Category: Inspiration

A blessed Easter Season to you all!


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This image is from a few years back.  It is the winning submission from the age 11-18 category of a coloring contest using my illustration.  (My apologies for the poor image quality.)   The text below accompanied the image:

This illustration celebrates Easter in a style blended from two ancient art forms: iconography and pysanki.

The central image shows Christ descending into hell, preaching the Gospel, and raising the righteous souls into heaven.  The Old Testament referred to the home of the dead as ‘hell’ because they were deprived of the vision of God.  Until Christ redeemed us, all departed souls, good or evil, shared this fate. (CCC 633)  Jesus descended to hell to free the just who had gone before him.   The holy souls pictured represent all the souls throughout time who shared in the redemption.  On the left Jesus is lifting Adam from the grave with Eve, Able, and all the just that came after the fall.  To the right are those who led the way to Christ: the kings and prophets; John the Baptist, David, Solomon, and so forth.  The risen Christ holds ‘the keys of Death and Hades’. (CCC 486)   This is depicted below Jesus’ feet with a vision of the gates of hell broken down and the key and lock broken away. 

Behind Jesus is an aura of glory.  It is in the shape of an egg, symbolizing the new life of Resurrection.  Since pagan times, decorated eggs, or pysanki, have symbolized nature’s rebirth in the spring.  When the Polish and Ukrainian people converted to Christianity, they incorporated this ancient tradition into their Easter celebration, adjusting their symbolism to reflect the truth of the Resurrection.  Each decorative element on such eggs has a symbolic meaning.  These elements can be geometric or primitive forms from nature.  They might be signs from the heavens or everyday tools.  The eggs in this illustration symbolize the Tree of Life and the Church and Eucharist.  One of the geometric forms shown is the spiral, symbol of the mystery of life and death, as well as divinity and immortality.  Also shown are eternity bands, patterns that encircle the egg, to show eternal life.  Decorating the top of the illustration are peacocks, an ancient symbol of the Resurrection and immortality.”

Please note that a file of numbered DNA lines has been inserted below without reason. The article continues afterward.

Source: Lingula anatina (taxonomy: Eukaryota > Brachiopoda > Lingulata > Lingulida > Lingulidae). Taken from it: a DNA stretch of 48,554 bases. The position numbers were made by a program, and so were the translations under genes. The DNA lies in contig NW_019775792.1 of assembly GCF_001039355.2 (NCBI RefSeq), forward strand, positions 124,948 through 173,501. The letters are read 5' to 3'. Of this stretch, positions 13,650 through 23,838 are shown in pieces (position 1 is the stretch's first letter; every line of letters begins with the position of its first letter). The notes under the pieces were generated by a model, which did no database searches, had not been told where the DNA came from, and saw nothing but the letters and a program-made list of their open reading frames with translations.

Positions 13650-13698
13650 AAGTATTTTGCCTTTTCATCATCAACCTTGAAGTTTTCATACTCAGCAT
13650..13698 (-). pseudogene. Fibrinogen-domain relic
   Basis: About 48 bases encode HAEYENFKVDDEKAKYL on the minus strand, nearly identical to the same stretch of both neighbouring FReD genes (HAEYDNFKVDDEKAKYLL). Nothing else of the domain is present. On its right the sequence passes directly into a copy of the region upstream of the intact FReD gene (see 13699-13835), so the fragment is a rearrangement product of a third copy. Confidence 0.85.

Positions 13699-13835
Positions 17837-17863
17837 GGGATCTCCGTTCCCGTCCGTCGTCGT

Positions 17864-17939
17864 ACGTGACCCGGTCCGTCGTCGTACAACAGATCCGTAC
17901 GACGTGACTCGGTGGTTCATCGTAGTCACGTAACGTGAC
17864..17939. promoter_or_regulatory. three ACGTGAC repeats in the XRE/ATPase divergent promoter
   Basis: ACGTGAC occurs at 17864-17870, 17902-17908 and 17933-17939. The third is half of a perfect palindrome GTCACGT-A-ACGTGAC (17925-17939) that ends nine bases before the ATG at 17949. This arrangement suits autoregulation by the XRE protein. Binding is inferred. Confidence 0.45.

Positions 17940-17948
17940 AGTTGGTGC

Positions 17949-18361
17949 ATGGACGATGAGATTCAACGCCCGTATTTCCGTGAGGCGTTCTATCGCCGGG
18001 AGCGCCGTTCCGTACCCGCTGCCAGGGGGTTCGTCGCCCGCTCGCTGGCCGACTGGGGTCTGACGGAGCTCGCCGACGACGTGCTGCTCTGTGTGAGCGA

Koo Schadler and “Traditional” gesso in a bottle!


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Koo Schadler is an artist who does amazing work in egg tempera. Not only that, she is very generous about sharing her knowledge. Her website has a lot of great information.

She recently wrote about a new product from called Rublev Colours Tempera Ground

I had one failed attempt at creating traditional icon boards and some day, when I get time, I want to try again. This product looks like it would be a way to get into creating egg tempera panels without such an investment of time and patience.

I highly recommend Koo Schadler’s Egg Tempera Painting book and perusing the wonderful work on her website. (a sample below)

Artistic and Spiritual Inspiration


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This is the first post in a series of Catholic artists who are making a mark on the culture. Not all artists in this column are members of the Guild but Daniel has been with us since the early days of the CIG.

Artist Daniel Mitsui was born in Georgia, USA, in 1982, and raised in Illinois. He attended Dartmouth College in Hanover, NH from 2000 to 2004, where he studied drawing, oil painting, etching, lithography, wood carving, bookbinding and film animation.

Ink drawing is his specialty, and his meticulously detailed creations, done entirely by hand on paper or vellum, are held in collections worldwide. Since his baptism into the Catholic Church in 2004, most of his artwork has been religious in subject.

One of his most prestigious projects was completed in 2011, when the Vatican commissioned him to illustrate a new edition of the Roman Pontifical. In 2012, he established Millefleur Press, an imprint for publishing fine books and broadsides printed in relief. He is a prolific designer of custom bookplates.

Daniel Mitsui lives near Chicago with his wife Michelle and their four children.

Please visit his website, the quality and consistently beautiful quantity of his work is inspiring.


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